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Driving

 

I like hiring a car and driving.  In my view it's the best way to quickly get a feel for a country.  Interacting with other drivers provides its own insights and you notice the land forms: mountains; planes; hills; and dales as well as the land use and the natural vegetation first hand. 

The whole trip encompassed twenty-two locations at which we spent one night or more, in a dozen States.  It took just over six weeks involving six domestic flights for the longer legs; five car hires and many thousands of miles of driving: mostly on America's excellent National Highway System or State highways but sometimes on not so excellent local streets. 

Driving to-and-fro around towns and cities to where people live to go shopping or visit a point of interest is a lot more informative about how people live than sitting in a tour bus; a train or even a cab where, in my experience, half the time is spent asleep and the other half gazing out a window, disengaged altogether from the ebb-and-flow of the traffic, navigation or even a decision to stop for a rest.  Scanning from station to station on the car radio is another great source of local insight that many tourists don't experience.   How many religious or 'country' stations can there be?  Doesn't anyone listen to jazz or even classic rock in this region, let alone opera or a symphony? 

I have quite a bit of previous experience driving in the US, most recently on the West Coast,  and we had prepared for the obvious.  We knew that the freeways, with numerous spaghetti-like interchanges, would be impossible to navigate without a GPS device.  Old fashioned maps are no longer up to the task for us. Of course car hire companies generally offer GPS as an extra, often just enabling the one that comes with most recent cars, for a daily fee that can be close to the cost of the car rental and soon exceeds the cost of a separate device. Having experienced this elsewhere in the world and noticed it in the US when booking the cars on-line we dusted off our old TomTom but found it was out of date.  So I invested in a new TomTom with a lifetime of world maps and an Australian female accent.  Navigation errors, now very rare except for one quickly rectified incident in Navajo lands.  Navigation no longer leads to threats of divorce and angry recriminations.  We just blame TomTom and trust her to get us back on track.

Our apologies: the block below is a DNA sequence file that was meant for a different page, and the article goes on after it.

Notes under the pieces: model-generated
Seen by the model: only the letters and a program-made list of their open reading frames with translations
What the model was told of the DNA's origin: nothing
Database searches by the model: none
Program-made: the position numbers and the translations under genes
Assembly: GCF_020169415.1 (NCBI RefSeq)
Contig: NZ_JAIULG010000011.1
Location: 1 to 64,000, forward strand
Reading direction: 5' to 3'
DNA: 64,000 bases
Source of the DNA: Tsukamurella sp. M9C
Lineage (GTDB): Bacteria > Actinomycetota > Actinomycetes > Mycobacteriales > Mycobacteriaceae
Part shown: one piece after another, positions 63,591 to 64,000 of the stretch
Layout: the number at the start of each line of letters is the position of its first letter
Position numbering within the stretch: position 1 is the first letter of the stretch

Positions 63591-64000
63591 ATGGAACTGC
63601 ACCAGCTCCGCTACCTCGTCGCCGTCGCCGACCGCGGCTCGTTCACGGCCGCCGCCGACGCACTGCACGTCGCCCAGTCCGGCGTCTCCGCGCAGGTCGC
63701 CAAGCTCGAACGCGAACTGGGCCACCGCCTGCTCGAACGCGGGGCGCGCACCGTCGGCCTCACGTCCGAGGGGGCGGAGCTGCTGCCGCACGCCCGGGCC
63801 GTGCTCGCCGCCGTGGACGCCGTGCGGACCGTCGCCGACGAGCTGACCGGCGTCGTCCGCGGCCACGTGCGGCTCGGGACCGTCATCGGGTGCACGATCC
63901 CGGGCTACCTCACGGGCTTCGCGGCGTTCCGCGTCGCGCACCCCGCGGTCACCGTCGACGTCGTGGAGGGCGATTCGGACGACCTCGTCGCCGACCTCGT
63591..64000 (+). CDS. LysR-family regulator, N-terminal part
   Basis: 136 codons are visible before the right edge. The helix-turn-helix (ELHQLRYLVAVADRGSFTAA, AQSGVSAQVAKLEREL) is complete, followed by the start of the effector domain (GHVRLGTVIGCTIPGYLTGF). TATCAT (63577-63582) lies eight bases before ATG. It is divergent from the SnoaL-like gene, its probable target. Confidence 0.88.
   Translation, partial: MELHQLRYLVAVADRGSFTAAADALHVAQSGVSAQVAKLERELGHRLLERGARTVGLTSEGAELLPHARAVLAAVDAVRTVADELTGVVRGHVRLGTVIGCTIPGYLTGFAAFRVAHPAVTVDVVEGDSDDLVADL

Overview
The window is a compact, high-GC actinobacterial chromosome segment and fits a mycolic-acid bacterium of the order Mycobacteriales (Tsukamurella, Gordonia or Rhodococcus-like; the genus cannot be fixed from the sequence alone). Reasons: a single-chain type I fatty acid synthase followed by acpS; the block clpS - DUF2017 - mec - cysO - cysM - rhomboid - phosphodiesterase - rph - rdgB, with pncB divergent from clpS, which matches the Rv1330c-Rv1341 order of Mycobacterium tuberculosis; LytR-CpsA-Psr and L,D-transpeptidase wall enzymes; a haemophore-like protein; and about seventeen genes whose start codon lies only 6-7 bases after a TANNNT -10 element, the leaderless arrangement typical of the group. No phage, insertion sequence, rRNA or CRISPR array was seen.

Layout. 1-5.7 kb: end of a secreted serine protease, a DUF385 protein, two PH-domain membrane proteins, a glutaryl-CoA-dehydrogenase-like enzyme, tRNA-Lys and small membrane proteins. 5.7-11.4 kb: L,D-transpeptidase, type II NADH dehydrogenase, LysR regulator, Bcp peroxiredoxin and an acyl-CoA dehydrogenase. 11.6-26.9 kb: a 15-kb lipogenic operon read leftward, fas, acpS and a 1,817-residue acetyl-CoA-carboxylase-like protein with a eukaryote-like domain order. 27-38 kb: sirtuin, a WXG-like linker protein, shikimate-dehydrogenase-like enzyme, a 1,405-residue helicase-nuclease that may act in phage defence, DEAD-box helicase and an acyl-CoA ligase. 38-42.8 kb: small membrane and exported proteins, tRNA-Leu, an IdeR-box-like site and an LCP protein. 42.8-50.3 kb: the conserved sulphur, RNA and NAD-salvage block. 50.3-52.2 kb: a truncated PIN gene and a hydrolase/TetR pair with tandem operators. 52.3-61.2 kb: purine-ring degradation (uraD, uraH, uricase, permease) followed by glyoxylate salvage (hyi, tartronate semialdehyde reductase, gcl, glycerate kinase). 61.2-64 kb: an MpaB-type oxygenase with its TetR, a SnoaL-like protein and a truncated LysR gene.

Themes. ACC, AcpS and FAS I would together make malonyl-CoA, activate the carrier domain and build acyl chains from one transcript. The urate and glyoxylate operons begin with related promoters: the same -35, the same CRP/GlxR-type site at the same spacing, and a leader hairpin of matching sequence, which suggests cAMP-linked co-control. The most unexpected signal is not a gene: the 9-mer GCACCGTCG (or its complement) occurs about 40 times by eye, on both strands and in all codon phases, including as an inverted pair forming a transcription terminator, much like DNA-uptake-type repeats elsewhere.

Having spent the best part of six weeks on the other side of the road my main confusion was when I got back. I'm still forgetting which side my turn indicators are on on my own car and for a terrible moment I had to remind myself which side of the exit ramp to take leaving the supermarket car park at Spit Junction.

 


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Travel

Southern England

 

 

 

In mid July 2016 Wendy and I took flight again to Europe.  Those who follow these travel diaries will note that part of out trip last year was cut when Wendy's mum took ill.  In particular we missed out on a planned trip to Romania and eastern Germany.  This time our British sojourn would be interrupted for a few days by a side-trip to Copenhagen and Roskilde in Denmark.

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Fiction, Recollections & News

Religious Freedom

Israel Folau refuses to back down, tells Rugby Australia he’s prepared to quit code

(Headline - Weekend Australian - 13 April 2018)

 

Israel Folau is a fundamentalist Christian Rugby League footballer who was asked on Instagram: "what was God's plan for gay people??".  He replied: "Hell... Unless they repent of their sins and turn to God".

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Opinions and Philosophy

Syria - again

 

A fortnight ago I was moved to suggest that it was possible that the alleged gas attack in Syria might not be the work of the Syrian Army.  I withdrew the posting when more convincing evidence of Army involvement became available.

Because of our visit to Syria took place just before the most recent troubles began, I have been, perhaps, more interested than most.  I wanted to know why Syria is automatically assumed to be guilty when there are some very nasty groups on the other side?

We are fed so much doctored information, spin, that it is hard to get the facts even when we are directly involved.

So to claim that I know what is actually going on in Syria is fanciful.  Assad vehemently denies responsibility; the Russians are doubtful; and the inspectors have not yet reported.  But the certainty, and aggressive language, of the Western leaders accusing Syria of this latest incident seem extraordinary - do they know something that they are not revealing publicly?

As I have explained elsewhere I have fond memories of Damascus and of Syria in general.  Damascus was the most pleasant and interesting of the cities we stayed in; lacking the extremes of poverty and wealth we saw in Cairo (and in Egypt in general) or the more western normality of Amman in Jordan. 

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